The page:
* This is the latest post in a weekly series, highlighting stories from my travel-writing archive. Subscribe to the RSS feed for more. This week’s piece is particularly timely as last Sunday marked the first anniversary of the opening. Want to read more? Try Wales Coast Path blog for Visit Wales.
The landscape opens up in widescreen, all crashing waves and wide-open skies.
I feel a frisson of vertigo as I peer over the sheer cliff drop but steady my gaze on the path ahead, the promise of wooded glades and secluded beaches luring me onwards. I fill my lungs with fresh air and close my eyes, emptying my mind and tuning into the rhythms of nature instead.
Better still, I’m the only walker on the trail today.
I’m walking a section of the new Wales Coast Path, the new 870-mile trail from the Welsh border near Chester to Chepstow in the southeast. It connects existing coast paths, such as Anglesey and Pembrokeshire, to form one continuous circuit – making it the very first coast path to outline an entire country.
Along the way it showcases the best of Welsh landscape and wildlife. Think near-deserted coastal trails, wave-lapped scenery and a natural habitat rich with flora and fauna.
I’ve chosen a walk along the Glamorgan Heritage Coast, a 14-mile section from Porthcawl to Aberthaw, as a microcosm of the entire path. It’s also the nearest section of the path to air hub, Cardiff.
For me, walking the Glamorgan coast was the perfect way to discover one of the lesser-known regions and uncover some warm Welsh hospitality. The Glamorgan coastal path skirts the Bristol Channel with views of ruined Ogmore Castle to the north and south to Exmoor.
“I love the contrasts of this walk. You look across to Devon, not a blank horizon of sea,” says Principal Ranger Paul Dunn. “You can almost touch it on a clear day.”
I had started walking just beyond Porthcawl, first tackling the sand dunes of Merthyr Mawr before progressing onto the salt marsh of the Ogmore estuary. Numerous flower species, including the rare Tuberous Thistle, line the trail and the twice-repeated refrain of a song thrush serenade my steady progress.
I stop for tea and a chance to read up on local geology at the Heritage Coast Information Centre at sheltered Southerndown Bay.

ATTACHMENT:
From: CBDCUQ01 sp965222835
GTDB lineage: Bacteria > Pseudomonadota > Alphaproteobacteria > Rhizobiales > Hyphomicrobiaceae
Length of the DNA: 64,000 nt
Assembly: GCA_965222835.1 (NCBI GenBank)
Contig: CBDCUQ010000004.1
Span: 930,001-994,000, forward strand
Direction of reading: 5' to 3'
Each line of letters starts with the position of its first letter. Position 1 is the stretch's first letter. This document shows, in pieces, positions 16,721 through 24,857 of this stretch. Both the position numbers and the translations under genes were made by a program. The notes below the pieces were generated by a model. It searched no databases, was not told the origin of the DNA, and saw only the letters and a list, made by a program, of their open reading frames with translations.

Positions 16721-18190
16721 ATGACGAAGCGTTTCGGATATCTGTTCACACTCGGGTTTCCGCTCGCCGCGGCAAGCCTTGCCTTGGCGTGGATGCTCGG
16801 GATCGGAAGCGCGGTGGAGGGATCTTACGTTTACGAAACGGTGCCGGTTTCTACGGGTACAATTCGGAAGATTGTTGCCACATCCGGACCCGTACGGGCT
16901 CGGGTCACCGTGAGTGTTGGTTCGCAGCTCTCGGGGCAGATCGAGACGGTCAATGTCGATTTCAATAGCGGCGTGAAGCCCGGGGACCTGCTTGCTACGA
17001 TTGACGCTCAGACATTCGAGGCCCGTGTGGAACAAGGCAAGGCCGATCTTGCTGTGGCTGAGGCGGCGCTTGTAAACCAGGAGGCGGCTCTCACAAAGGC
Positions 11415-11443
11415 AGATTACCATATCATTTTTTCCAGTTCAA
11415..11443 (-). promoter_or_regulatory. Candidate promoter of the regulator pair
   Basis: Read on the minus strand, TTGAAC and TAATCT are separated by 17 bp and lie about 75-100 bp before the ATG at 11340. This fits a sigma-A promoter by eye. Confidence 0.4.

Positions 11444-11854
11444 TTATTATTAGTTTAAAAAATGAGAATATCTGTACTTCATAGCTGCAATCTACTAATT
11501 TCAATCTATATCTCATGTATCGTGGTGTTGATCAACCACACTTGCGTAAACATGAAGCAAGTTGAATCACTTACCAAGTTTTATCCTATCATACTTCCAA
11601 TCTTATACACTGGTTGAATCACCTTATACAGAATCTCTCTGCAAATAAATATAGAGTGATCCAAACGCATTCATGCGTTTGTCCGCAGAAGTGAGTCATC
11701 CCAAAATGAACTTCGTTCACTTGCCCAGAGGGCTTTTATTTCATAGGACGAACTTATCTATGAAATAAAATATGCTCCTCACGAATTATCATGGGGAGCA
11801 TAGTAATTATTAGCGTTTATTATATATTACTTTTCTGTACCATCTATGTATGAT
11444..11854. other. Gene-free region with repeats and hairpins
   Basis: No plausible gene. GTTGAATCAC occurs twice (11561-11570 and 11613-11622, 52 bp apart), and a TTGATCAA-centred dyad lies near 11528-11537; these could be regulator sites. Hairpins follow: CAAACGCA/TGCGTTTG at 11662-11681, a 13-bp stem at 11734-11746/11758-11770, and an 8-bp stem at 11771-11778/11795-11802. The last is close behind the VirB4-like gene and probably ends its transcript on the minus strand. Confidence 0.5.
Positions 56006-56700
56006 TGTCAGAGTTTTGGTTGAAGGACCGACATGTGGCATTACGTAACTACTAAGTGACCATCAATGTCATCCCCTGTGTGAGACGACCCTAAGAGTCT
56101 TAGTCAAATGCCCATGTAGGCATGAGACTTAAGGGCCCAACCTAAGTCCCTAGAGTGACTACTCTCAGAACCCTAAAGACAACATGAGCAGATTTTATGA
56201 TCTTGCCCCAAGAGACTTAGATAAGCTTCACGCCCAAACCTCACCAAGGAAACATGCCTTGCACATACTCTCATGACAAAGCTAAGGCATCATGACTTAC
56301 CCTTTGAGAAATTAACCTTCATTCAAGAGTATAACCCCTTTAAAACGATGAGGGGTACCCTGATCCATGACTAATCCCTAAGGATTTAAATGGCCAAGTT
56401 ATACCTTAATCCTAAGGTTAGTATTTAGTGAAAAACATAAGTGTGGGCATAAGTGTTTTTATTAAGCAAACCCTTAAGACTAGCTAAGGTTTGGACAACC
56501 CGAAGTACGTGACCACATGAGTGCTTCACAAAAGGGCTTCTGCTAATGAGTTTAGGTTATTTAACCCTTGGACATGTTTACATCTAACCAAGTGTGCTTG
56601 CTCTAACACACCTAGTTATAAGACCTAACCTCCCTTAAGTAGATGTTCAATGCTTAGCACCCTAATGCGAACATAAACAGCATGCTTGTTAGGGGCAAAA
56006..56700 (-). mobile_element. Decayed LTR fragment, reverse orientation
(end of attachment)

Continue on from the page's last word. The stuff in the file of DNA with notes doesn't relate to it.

This sweep of South Wales may be sandwiched between the industrial hubs of Port Talbot and Barry, but it’s the last ice age that forged the landscape of rocky outcrops, built on layers of Carboniferous limestone.
It lends the coast an otherworldly feel captured by the TV series Doctor Who, which renamed Southerndown as Bad Wolf Bay for a season-ending climax staring David Tenant.
The path then climbs up from the beach through the former deer park of the Dunraven Estate, following a new public footpath to increase access. After ducking through a maritime-ash woodland, I take a detour at Nash Point, heading inland for lunch at the Plough and Harrow in the village of Monknash.
Back on the coast path, Nash Point Lighthouse was the last manned lighthouse in Wales. The twin lighthouse keepers’ cottages have now been converted into self-catering accommodation with the ultimate sunset vista.
I push on, low-slung afternoon sun softening the landscape, tracing a line along the coast past Tresilian Bay and Summerhouse Point to the trailhead just before Aberthaw.
St Donat’s Arts Centre, an old tithe barn just off the path in the village of Llantwit Major, is staging a performance of Welsh jazz that evening, but I’m heading back to Olivia House, a stylish but homely guesthouse in Porthcawl, for a long soak and a chance to rest weary feet.
After a day on the trail of fresh air, stunning views and escaping the crowds, I’ve got a tasting of walking Wales.
Just another 856 miles to go.
* This story was first published in BA High Life magazine in 2012. Read the original piece here.
Have you got a favourite section of the Wales Coast Path to walk?